Today in OpenGov: #DemocracyDialogues


In today's edition, a reminder that the developers of "smart cities" shouldn't make the consent of the governed an afterthought, more progress on legislative transparency in Virginia, confirming widespread removal of climate change from federal websites, a report that the Trump Organization quietly cashes in some investments, automating Washington, and much more. Please send us your tips, news, analysis, new data releases, and events at

Discussing Populism and CORRUPTION

In 2018, we are collaborating with Global Integrity, the OpenGovHub and Transparency International on a series of Democracy Dialogues in DC.

The first event in the series took place in 2017. You can watch the archived video on our website. If you're in Washington today, we hope you'll join us for the next event in the series.

Today's event, Populism and Corruption: Comparing Europe and the U.S., will be held at the OpenGov Hub in Washington, DC starting at 4:30.

You can learn more and register to attend here.  We hope to see you there!


At 9:12 PM last night, the White House press secretary released a statement opposing an amendment to the Foreign Intelligence Surveillance Act:

"The Administration strongly opposes the “USA Rights” amendment to the FISA Amendments Reauthorization Act, which the House will consider tomorrow.  This amendment would re-establish the walls between intelligence and law enforcement that our country knocked down following the attacks of 9/11 in order to increase information sharing and improve our national security.  The Administration urges the House to reject this amendment and preserve the useful role FISA’s Section 702 authority plays in protecting American lives."

At 7:33 AM this morning, President Trump criticized the FISA Act, which he asserted had been used to surveil his campaign and linked to the controversial dossier of intelligence about him assembled by Fusion GPS. 

In a second tweet at  9:14 AM  he endorsed of reauthorization of the act.

Sunlight's position, at least, is consistent on the Foreign Intelligence Surveillance Act (FISA): more transparency! As we highlighted yesterday, when we joined more than 40 organizations from across the political spectrum in urging members of Congress to support the USA RIGHTS amendment being offered on the bill.

The amendment would enact meaningful reforms to Section 702 of FISA, which has historically been used by the government to unconstitutionally collect Americans’ communications without a warrant or individualized approval from a judge. Concerns regarding this collection are compounded by the government’s routine searches of Section 702 data for the information of U.S. citizens and residents despite the fact that Section 702 explicitly prohibits the targeting of such persons.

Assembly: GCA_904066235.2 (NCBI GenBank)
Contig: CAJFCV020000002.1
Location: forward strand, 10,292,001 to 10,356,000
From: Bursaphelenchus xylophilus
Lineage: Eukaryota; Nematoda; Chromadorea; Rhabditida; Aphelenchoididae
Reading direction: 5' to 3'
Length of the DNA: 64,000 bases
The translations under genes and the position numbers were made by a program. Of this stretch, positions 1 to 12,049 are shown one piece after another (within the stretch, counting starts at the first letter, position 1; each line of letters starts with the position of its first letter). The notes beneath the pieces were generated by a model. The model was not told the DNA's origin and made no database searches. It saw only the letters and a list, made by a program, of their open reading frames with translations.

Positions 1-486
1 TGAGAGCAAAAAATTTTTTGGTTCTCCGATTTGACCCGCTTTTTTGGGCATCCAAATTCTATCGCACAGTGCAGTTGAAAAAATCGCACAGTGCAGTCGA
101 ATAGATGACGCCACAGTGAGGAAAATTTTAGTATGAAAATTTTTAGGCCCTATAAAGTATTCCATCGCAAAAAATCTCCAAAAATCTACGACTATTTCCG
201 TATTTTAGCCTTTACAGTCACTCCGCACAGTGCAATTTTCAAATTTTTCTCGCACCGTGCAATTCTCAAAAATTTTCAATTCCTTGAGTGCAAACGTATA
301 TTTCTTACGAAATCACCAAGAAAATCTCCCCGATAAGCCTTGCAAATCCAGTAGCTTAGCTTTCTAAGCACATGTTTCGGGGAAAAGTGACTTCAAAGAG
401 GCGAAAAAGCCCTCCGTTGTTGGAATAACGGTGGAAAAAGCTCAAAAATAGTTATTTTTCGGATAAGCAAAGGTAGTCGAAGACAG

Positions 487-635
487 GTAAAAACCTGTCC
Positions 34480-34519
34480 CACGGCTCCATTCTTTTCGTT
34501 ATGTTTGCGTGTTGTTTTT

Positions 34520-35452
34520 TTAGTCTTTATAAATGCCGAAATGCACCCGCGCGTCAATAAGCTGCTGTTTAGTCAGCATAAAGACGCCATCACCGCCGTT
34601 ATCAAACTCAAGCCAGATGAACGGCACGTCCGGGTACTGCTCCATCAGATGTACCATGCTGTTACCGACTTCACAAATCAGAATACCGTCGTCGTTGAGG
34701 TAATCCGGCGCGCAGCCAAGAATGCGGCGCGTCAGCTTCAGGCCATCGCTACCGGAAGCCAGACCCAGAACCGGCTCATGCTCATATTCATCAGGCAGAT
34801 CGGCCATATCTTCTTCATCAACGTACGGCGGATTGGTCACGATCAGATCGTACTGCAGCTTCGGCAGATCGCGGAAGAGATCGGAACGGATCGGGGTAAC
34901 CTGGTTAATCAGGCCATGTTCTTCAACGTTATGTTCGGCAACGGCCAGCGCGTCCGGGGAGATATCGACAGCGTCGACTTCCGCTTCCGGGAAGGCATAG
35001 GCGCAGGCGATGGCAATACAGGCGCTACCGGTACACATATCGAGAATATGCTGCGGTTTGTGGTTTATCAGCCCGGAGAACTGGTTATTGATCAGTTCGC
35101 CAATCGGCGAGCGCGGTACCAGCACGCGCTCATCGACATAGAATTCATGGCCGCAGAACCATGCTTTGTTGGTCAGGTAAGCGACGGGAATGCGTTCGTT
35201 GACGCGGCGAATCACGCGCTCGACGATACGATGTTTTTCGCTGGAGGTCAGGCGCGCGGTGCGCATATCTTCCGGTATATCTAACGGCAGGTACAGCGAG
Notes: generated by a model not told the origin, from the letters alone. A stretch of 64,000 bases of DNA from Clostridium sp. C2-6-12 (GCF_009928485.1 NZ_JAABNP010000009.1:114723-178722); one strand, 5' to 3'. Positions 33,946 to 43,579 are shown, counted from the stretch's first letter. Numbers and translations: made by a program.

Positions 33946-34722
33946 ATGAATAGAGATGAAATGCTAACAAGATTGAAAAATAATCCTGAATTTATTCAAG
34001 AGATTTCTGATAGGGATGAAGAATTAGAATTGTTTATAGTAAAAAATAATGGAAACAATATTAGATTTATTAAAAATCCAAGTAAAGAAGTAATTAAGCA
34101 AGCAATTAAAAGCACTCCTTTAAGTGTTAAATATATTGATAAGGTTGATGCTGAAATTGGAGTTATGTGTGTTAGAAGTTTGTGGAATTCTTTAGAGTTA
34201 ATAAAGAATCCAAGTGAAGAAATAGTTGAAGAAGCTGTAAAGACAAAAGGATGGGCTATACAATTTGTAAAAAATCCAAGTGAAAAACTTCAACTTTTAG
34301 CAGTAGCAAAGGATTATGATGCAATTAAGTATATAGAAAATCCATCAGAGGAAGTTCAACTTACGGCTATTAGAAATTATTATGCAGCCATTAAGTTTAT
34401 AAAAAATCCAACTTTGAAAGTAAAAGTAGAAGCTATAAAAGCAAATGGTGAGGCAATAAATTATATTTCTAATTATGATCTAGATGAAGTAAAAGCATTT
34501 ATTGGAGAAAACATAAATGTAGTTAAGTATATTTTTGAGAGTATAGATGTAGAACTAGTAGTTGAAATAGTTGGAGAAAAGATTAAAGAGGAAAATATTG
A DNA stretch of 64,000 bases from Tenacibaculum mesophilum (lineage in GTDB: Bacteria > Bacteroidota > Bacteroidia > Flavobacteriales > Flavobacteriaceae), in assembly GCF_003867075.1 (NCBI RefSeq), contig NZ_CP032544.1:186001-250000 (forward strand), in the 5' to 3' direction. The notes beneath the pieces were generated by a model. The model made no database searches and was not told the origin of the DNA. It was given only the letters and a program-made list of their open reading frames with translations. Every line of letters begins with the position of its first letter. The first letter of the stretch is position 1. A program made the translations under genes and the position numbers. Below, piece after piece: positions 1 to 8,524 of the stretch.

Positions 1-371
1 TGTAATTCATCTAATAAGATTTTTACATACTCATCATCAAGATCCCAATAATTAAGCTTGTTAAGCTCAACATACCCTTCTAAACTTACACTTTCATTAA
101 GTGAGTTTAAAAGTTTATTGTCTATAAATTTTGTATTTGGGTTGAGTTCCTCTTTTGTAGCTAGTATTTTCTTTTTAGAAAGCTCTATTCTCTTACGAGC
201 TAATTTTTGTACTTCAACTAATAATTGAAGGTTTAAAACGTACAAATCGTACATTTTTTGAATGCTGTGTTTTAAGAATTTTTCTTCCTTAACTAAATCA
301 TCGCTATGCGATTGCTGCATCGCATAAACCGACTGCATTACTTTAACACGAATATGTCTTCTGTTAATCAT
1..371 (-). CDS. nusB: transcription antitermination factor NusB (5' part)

Without the addition of the USA RIGHTS amendment the FISA Amendments Reauthorization Act should not pass through the House.

We urge you to read through the full letter here and consider urging your member of Congress to vote YES on the USA RIGHTS Amendment and NO on on the FISA Amendments Reauthorization Act if the USA RIGHTS amendment does not pass.

OPENING states and cities

The Quayside area of Toronto. Image via Civicist
  • A plan to redevelop a Toronto neighborhood into a "data-driven innovation hub" is raising good questions on privacy and data governance. "When Sidewalk Labs hosted a public forum in Toronto last November to gather feedback on its plan to build a data-driven innovation hub on a mostly derelict stretch of industrial waterfront, several participants posed tough questions about how the company, a subsidiary of Alphabet/Google, would address privacy issues—questions that have yet to be answered some three months later." (Civicist)
  • The Virginia House of Delegates may change its rules to require recorded subcommittee votes. The Virginia ACLU weighed in on the proposed rule change on Twitter, writing "The House of Delegates made the right decision today by requiring subcommittee votes to be recorded. Open government is the cornerstone of a democracy. This will benefit the public and the Commonwealth as a whole." Jordan Pascale, who initially shared the news, explained that the rule change proposal had not been "officially voted on yet" but it has been a priority of chamber Democrats and was introduced by the Republican leader, so it looks likely to pass. 
  • Louisville, Kentucky has opened its data, but is it for everyone? Sunlight's Stephen Larrick weighed in on the fact that much of the information shared through Louisville's open data portal is released as raw data saying, "If you just are sharing the raw data, even if that raw data is the people’s raw data, access is not going to be equal.” (89.3 WFPL)